For Your Consideration E501

In E501 we are discussing whether there really is such a thing as the solitary author, alone with discrete knowledge, with reasoning manufactured from within without outside influence? Or is the idea of all work and knowledge as collaborative and defined by social negotiations, as Kenneth Bruffee proclaims, true? Is the writing we do just recycled knowledge debated and accepted within our discourse communities? Is knowledge only a product of collaboration?

About the same time as I read Bruffee in E501, I read something corresponding in a reading assignment for E637. I got a nice refresher in American history. And, as often happens in my grad program, information I read in one class is relevant for another. Enter John Locke and his theories on how humans acquire knowledge.

John Locke (1632-1704) wrote in, An Essay Concerning Human Understanding, how we acquire the materials of knowledge-epistemologically speaking-basically finding out how we know what we know. In Locke’s theory the mind is a tabula rasa or blank sheet, waiting for us to inscribe knowledge through experience and reflection.  (Stanford’s Encyclopedia of Philosophy)  Sound familiar? Bruffee gets close to this notion of the lack of individual knowledge by saying we eventually experience learning through collaboration…

Of course, this theory of the mind as a tabula rasa, or clean slate, remains a controversial topic as other social groups have picked up the theory as a way to explain the absence of intrinsic knowledge. Often the theory’s tenets are twisted and it just comes across as discrimination as can be read in “The Psychology of Prejudice and Discrimination: Racisim in America” by Jean Lau Chin.

In American history, the founding fathers applied Locke’s theory as a persuasive ideal to build knowledge on an erased Nationalistic slate, a clean start, after British repression. They implemented the ideal of a “do over” for the populous as a positive.  Along with this social clemency, they taught a moral philosophy of civic virtues, then adopted and dispersed it to the colonies as a means to unify a nation under one identity.

In E501 we read Kenneth Bruffee’s Collaborative Learning and the ‘Conversation of Mankind’ where he makes the claim that we only have knowledge once we collaborate in groups. Do we each have stand alone knowledge or do we have to wait until we find a few people to talk amongst (Here’s a topic!) and figure out where we stand? Of course not, we all have unique knowledge but we might learn more, or add to our knowledge, by moving around in social groups, collaborating, pooling knowledge and experiences. Maybe one person’s experience will add a dimension to our own, thus shedding light on new avenues of thought. Sounds mystical, but in many ways the mind and how we learn is unfathomable. We just don’t know. But theories, like Bruffee’s, give pause and allow us to be open and ponder another viewpoint. I look forward to more discussions on collaboration this week.


…for my research

Here are some writers I am considering next.

~ Kelly Cherry, poet laureate of Virginia, 2010-2011.

~Rachel Carson

~Marjory Stoneman Douglas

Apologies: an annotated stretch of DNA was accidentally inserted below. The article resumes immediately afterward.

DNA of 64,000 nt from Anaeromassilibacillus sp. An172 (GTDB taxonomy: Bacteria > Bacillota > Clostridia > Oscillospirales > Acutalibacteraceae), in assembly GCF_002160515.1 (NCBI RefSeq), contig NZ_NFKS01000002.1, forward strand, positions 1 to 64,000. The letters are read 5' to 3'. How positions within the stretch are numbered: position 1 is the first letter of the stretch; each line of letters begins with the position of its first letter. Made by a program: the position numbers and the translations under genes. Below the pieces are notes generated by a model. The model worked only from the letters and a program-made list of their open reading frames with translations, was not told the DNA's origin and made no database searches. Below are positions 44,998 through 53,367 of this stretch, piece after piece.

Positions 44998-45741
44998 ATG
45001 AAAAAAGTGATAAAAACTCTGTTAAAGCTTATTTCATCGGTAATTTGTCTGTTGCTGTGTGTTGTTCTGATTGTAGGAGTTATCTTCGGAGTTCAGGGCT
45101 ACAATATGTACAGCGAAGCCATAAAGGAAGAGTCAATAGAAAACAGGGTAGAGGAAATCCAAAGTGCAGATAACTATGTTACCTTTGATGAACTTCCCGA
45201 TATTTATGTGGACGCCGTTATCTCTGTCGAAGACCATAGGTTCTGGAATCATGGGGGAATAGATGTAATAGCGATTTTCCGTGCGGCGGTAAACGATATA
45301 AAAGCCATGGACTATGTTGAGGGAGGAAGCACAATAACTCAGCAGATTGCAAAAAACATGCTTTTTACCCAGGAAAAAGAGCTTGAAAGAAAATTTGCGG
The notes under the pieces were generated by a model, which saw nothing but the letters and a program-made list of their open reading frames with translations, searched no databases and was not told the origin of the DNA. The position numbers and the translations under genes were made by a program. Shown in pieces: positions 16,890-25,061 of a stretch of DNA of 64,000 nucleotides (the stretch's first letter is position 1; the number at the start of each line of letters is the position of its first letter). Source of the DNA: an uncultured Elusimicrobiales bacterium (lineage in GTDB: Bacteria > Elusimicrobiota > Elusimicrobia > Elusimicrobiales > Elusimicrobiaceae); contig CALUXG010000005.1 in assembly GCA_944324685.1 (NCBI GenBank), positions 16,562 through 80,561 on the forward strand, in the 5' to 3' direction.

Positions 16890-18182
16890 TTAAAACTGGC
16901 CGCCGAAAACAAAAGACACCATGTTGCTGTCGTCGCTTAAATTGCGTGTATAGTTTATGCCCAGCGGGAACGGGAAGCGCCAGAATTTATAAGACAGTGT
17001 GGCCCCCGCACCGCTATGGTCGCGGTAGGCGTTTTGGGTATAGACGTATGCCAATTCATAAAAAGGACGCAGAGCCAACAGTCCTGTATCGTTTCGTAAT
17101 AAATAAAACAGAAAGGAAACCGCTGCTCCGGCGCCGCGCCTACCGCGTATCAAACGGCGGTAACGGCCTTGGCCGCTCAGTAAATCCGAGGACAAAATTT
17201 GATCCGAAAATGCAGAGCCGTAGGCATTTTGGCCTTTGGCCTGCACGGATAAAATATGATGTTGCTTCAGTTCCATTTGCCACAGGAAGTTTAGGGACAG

Maxine Hairston~ Goin’ Down Swingin’

In Against the Grain, I read Maxine Hairston’s final professional address, titled “A Last Hurrah”, she gave in 1993 at the College Composition and Communication Conference, as a farewell to the profession, and to University of Texas, Austin. She wrote of her life as a young mother, working the farm, and then told of her return to academics, starting her doctorate in her forties. I relate to this “late” start as I too started my academic career in my forties with my bachelors pursuit. Hairston’s reflections on her timing resonated with me: “I think I did better work than I would have at twenty-three, trusted my intuition more and graduate advisors less, and had more confidence in my tastes and my judgment.” I particular adore her for saying: “Women who come back to school after…ten years or more return with energy, excitement, and a good deal of common sense.They know what they want and are not shy about asking for it.”

She made it her goal to be a teacher of composition in a field dominated by men. She was discouraged and looked down on by her male colleagues, she was even given a letter by her department head that her chances of ever getting tenure were “very poor!”  Funny, she didn’t find that letter until years later…yep, after she was tenured.

As a full-tenured English professor, she fought to break “composition’s bond to the literature power structure” at University of Texas. This revolutionary call did not make her a darling of the administration. But her and her colleagues pushed on and eventually the split occurred. Their goal for the department division was to open the way for teaching instruction focused on a student-centered classroom, where they worked to “make students stronger, more confident writers who can think for themselves.”  I see the legacy of this smart move in my Rhetoric and Composition graduate program here at CSU.

Hairston believed the writing classroom was no place for university politics. The classroom was no place for teachers to showcase “ideology at the forefront of their teaching” or push their own “ social agenda before the students’ rights to develop their own voices and abilities.” These were arguments which labeled her a “heretic, a dissenter” against the bright, shiny, new theories of the day.

In her farewell, she told of her new fight as a social reformer, advocating for women’s rights, and ending the “cycle of poverty and despair.” I smile to think of her in the social boxing ring, landing an uppercut square on the chin of the political powers behind social injustice-Maxine Hairston style!